This is part of our coverage of the 2015 Vancouver International Film Festival.
Some brief thoughts on films I saw Sunday and Monday at the festival.
The Piper (Kim Gwangtae, 2015): Full review
A Tale of Three Cities (Mabel Cheung, 2015): Sweeping historical romance that hearkens back to the grand gestures of classical Hollywood. The film charts the courtship of Jackie Chan’s parents, played by Tang Wei and Sean Lau, as they are kept apart under the duress of war and an evolving 20th century China. It’s better than Doctor Zhivago.
The Forbidden Room (Guy Maddin & Evan Johnson, 2015): A madcap descent into the outer territories of cinema. The Forbidden Room is an audacious and hilarious collection of absurd vignettes, all nested in one another, dreams within hallucinations. Everyone is game to follow Maddin and Johnson through the kaleidoscopic kino-hole, including such greats as Mathieu Almaric, Geraldine Chaplin, and Udo Kier. The undisputed highlight of the festival so far.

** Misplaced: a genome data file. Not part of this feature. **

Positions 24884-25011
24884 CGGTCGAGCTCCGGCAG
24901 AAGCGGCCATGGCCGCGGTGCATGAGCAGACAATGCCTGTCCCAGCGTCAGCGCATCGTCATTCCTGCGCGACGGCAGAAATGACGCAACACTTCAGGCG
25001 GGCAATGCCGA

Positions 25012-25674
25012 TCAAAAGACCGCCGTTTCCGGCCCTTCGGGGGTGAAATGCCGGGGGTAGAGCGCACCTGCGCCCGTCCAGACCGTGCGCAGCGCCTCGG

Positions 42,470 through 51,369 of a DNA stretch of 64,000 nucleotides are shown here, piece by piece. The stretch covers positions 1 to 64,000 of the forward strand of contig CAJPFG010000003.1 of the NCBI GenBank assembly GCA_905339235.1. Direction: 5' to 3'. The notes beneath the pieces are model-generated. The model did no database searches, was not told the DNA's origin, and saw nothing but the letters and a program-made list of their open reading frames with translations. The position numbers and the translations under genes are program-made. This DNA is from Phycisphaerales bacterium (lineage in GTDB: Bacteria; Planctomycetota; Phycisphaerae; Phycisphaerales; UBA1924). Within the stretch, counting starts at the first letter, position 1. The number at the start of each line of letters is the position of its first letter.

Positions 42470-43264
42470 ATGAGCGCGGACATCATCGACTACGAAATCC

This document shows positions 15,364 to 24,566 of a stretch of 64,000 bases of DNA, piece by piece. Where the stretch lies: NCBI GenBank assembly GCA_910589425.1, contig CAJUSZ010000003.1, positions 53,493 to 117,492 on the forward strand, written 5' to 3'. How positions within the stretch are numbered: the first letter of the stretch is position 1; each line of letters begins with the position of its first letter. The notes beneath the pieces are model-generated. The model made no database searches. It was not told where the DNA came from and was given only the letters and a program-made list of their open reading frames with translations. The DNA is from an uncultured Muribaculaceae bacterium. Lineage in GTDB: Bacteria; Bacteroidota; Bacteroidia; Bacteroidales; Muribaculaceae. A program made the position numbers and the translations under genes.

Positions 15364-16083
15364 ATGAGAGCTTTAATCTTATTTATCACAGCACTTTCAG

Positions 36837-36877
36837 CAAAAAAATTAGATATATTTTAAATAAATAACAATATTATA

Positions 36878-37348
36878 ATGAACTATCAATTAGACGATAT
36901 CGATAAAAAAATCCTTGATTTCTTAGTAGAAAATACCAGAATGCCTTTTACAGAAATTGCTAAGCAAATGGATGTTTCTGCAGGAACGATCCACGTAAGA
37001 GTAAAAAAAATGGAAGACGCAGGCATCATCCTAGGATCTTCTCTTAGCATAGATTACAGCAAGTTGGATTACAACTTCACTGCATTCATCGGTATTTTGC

Port of Call (Philip Yung, 2015): An unflinching dual examination of a teenager’s short life and that of the detective who desperately needs closure for her gruesome death. The film contains some of the most graphic imagery ever put onscreen. Acts as both a window into the struggles of contemporary China and a portrait of the unique and universal sadness of teenage girls. Felt at times like a cross between Zodiac and Fire Walk With Me but scarier than both.
It’s Already Tomorrow in Hong Kong (Emily Ting, 2015): White guy living in Hong Kong meets an American woman of Chinese descent. The two hit it off but complications ensue when it is discovered they have other attachments. As a travelogue for the gorgeous city of Hong Kong, this works well enough, with depictions of the majestic skyline and bustling streets. As a romance or a comedy or a showcase for the art of acting, it is a failure.
Right Now, Wrong Then (Hong Sangsoo, 2015): Full review